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The Daily Telegraph for today (2nd March)carries an article on 'Safety alert over herbal remedy for depression':Quote;'The (UK)Government yesterday warned two million users of the herbal anti-depressant St John's Wort that it could be dangerous when used with other drugs.The move follows research in America which found that the popular remedy could reduce the effectiveness of drugs used by AIDS and heart transplant patients ....etc etc..'It goes on to list the following drugs as 'at risk' combinations:Warfarin (heart conditions and blood clots)Digoxin (heart conditions)Anticonvulsants (for control of epilepsey)Theophylline (severe asthma and chronic bronchitis)Selective Serotonin Reuptake Inhibitors -SSRIs (depression)Triptans (migrains)Cyclosporin(following heart transplants)Indinavir, nelfinavir,ritonavir, saquinavir, efavirenz and nevirapine (HIV)Oral contraceptivesIn addition I've read elsewhere that it shouldn't be taken with Amitriptyline (tri-cyclic antidepressant) but I know of one case where a GP suggested SJW in combination with a tri-cyclic, albeit not amitriptyline.Both articles stress that, for the at risk group, the SJW should be stopped under medical supervision.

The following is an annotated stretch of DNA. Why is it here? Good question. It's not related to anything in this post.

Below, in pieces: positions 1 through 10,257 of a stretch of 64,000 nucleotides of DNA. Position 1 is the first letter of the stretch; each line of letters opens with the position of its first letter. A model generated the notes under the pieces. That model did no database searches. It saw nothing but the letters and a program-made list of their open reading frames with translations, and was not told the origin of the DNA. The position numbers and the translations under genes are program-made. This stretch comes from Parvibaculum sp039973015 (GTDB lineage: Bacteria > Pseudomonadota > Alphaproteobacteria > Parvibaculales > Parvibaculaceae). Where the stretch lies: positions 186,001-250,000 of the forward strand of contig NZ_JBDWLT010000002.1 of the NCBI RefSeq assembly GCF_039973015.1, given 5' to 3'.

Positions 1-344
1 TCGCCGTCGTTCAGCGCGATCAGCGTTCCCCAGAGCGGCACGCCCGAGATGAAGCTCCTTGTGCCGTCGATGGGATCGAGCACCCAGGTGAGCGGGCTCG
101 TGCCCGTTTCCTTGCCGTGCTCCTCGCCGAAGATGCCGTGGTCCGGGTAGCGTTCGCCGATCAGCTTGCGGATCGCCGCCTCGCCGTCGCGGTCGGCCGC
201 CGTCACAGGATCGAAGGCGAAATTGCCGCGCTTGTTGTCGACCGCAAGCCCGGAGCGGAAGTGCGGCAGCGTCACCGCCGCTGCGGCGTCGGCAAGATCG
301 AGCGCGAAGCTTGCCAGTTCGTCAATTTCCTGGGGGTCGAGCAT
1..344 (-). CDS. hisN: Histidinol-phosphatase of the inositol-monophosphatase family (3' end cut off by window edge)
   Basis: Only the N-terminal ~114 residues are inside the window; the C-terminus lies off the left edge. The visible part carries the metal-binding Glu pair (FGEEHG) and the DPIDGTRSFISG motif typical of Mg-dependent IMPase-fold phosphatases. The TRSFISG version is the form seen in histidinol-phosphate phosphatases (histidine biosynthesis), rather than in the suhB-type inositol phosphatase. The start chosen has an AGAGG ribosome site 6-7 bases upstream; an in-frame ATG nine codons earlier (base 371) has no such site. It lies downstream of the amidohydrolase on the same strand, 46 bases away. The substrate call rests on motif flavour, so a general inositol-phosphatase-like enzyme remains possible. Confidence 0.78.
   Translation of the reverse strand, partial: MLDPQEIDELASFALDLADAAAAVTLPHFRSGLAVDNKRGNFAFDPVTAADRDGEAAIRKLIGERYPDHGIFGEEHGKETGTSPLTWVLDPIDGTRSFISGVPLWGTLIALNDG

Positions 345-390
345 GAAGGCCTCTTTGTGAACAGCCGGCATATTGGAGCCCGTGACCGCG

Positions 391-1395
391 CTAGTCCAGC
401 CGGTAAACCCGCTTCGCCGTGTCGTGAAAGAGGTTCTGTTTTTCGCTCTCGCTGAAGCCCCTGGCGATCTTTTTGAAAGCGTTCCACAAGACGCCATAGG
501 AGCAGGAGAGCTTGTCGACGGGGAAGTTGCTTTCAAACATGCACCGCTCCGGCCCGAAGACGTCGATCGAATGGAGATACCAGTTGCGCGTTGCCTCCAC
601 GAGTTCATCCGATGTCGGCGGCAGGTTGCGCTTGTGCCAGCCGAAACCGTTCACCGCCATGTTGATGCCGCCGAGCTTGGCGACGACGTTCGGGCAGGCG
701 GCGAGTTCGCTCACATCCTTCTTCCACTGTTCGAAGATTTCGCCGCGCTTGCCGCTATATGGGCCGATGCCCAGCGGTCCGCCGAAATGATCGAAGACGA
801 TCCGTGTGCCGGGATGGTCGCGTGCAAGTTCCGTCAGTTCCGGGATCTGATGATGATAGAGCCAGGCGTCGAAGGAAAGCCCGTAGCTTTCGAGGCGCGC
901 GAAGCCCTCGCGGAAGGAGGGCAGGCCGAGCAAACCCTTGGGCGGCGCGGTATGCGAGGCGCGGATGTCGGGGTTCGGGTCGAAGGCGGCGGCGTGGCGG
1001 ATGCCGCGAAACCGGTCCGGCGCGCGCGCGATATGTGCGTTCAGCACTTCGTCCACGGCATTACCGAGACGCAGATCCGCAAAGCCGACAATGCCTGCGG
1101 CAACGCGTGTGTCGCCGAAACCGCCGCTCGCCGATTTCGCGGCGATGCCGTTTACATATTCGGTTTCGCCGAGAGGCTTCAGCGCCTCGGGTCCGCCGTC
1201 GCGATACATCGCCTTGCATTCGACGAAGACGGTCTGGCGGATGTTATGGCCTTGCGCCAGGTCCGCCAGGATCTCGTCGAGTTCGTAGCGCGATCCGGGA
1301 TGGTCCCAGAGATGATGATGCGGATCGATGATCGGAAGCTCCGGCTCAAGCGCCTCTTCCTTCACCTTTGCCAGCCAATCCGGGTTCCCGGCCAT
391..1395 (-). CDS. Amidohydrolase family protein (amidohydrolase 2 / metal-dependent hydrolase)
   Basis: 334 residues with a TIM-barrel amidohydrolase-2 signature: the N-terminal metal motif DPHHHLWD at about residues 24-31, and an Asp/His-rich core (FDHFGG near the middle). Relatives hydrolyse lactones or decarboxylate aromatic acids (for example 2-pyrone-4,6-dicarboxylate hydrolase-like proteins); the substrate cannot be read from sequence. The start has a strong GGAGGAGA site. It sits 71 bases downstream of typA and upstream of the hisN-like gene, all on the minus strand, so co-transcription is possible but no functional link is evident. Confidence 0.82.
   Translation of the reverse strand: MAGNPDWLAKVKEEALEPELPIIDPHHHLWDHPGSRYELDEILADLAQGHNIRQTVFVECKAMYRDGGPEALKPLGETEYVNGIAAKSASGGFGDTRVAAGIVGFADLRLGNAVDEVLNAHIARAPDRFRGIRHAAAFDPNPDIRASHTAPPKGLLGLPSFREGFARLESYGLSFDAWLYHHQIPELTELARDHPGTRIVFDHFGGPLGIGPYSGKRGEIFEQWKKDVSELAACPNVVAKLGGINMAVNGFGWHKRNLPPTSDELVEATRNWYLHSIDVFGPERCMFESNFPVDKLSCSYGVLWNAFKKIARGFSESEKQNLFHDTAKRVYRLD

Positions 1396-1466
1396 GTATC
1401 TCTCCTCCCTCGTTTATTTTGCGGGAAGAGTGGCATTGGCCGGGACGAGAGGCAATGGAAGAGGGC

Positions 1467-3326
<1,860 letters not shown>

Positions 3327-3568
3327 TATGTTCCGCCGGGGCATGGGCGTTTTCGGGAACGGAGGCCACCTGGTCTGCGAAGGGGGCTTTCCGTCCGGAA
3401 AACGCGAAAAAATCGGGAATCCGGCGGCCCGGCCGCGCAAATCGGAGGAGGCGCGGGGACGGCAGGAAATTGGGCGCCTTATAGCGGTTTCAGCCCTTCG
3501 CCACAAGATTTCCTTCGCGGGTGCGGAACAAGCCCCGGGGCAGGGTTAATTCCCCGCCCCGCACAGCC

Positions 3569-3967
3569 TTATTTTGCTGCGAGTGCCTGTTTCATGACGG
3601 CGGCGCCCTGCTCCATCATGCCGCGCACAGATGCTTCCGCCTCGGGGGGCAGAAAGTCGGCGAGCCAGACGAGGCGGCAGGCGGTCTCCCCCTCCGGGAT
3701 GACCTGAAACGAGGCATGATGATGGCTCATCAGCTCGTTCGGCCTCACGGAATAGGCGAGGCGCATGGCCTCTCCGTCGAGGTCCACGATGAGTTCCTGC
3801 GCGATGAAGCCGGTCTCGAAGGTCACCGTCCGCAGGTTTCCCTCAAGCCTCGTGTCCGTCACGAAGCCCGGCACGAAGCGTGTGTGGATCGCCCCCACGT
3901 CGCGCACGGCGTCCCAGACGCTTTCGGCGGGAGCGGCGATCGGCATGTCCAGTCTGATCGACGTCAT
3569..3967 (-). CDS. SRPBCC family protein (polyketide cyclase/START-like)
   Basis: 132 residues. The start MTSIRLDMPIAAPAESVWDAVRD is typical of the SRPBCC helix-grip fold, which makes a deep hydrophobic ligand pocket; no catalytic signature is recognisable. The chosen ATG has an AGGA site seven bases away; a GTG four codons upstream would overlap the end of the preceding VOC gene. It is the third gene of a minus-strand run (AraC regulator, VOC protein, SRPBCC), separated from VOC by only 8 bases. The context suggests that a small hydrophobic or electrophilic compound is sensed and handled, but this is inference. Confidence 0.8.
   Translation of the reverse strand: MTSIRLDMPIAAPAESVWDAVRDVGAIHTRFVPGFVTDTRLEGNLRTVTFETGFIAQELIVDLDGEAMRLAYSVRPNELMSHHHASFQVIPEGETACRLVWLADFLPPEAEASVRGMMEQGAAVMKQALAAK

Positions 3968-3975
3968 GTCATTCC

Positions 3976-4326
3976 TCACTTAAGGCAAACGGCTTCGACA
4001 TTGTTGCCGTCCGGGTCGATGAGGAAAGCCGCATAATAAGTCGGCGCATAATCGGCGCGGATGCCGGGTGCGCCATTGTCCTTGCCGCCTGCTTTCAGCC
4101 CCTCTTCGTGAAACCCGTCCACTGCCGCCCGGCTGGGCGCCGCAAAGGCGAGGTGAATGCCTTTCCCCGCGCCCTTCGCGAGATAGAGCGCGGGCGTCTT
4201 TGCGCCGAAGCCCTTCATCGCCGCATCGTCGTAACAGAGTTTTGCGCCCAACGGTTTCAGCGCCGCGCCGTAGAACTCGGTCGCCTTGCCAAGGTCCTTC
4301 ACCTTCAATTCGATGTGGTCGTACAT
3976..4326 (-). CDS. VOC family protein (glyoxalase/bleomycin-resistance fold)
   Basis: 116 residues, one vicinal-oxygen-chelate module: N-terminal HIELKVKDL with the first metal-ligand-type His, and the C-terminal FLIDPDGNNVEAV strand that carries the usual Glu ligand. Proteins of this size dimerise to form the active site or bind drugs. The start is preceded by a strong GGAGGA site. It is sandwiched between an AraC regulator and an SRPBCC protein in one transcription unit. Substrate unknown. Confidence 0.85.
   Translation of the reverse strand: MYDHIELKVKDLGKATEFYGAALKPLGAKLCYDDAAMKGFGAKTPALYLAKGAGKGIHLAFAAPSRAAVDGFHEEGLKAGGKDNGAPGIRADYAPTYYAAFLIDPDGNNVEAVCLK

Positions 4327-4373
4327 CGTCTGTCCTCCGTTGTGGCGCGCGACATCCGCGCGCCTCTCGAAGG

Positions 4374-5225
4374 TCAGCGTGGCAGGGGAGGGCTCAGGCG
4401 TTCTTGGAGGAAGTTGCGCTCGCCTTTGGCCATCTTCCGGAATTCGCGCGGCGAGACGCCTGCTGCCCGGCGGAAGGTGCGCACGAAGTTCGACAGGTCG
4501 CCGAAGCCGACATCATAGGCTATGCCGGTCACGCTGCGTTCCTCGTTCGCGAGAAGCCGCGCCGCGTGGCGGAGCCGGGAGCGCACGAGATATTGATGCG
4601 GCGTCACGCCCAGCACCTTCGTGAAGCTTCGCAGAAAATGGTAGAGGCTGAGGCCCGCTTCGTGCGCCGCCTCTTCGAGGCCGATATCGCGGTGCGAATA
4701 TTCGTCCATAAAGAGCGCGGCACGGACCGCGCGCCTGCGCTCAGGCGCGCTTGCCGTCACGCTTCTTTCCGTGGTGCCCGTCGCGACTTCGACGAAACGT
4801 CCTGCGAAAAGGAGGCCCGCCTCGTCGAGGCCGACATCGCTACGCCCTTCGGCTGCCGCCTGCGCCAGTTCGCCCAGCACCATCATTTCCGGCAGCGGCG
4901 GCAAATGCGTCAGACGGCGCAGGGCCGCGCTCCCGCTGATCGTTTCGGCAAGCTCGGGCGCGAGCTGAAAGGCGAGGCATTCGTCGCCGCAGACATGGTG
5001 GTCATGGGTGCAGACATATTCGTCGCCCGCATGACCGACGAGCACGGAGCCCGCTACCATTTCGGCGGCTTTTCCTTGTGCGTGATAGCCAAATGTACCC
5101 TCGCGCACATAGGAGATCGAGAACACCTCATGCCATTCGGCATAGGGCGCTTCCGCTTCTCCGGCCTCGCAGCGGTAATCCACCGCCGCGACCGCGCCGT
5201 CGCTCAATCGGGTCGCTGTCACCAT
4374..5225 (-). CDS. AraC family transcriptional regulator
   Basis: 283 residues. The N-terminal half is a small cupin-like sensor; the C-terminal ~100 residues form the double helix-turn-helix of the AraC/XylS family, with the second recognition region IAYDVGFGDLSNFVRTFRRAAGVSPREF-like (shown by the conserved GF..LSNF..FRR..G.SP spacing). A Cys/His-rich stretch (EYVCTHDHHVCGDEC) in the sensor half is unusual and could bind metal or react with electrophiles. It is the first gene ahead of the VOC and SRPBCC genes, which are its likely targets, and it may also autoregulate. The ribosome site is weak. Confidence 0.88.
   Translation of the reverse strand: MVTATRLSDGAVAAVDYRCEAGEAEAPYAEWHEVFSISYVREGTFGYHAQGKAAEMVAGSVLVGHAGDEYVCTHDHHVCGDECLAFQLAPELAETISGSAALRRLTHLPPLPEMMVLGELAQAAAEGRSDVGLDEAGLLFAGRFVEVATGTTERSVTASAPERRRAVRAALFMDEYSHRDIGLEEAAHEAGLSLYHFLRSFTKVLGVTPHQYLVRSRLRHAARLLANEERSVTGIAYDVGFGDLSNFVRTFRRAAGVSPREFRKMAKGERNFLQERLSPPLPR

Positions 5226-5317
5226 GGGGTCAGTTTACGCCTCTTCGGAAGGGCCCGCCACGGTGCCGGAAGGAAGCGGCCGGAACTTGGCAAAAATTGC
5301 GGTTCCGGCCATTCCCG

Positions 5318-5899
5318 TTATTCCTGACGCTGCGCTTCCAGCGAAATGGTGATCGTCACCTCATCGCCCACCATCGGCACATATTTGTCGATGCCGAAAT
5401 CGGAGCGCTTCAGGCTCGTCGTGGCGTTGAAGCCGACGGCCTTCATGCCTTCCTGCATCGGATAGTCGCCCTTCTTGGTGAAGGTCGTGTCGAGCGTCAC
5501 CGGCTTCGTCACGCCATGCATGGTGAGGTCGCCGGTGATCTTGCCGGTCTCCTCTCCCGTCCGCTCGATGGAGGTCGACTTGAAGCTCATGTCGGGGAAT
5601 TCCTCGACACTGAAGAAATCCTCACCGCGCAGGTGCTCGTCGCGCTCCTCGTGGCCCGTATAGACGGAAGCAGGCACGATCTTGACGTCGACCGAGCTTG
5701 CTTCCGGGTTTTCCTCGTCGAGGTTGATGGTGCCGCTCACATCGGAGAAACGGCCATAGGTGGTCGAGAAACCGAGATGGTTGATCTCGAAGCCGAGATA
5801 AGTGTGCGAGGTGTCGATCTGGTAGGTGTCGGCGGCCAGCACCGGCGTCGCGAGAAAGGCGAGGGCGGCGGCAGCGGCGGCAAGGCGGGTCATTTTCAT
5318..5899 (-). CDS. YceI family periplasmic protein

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Discussion Starter · #9 ·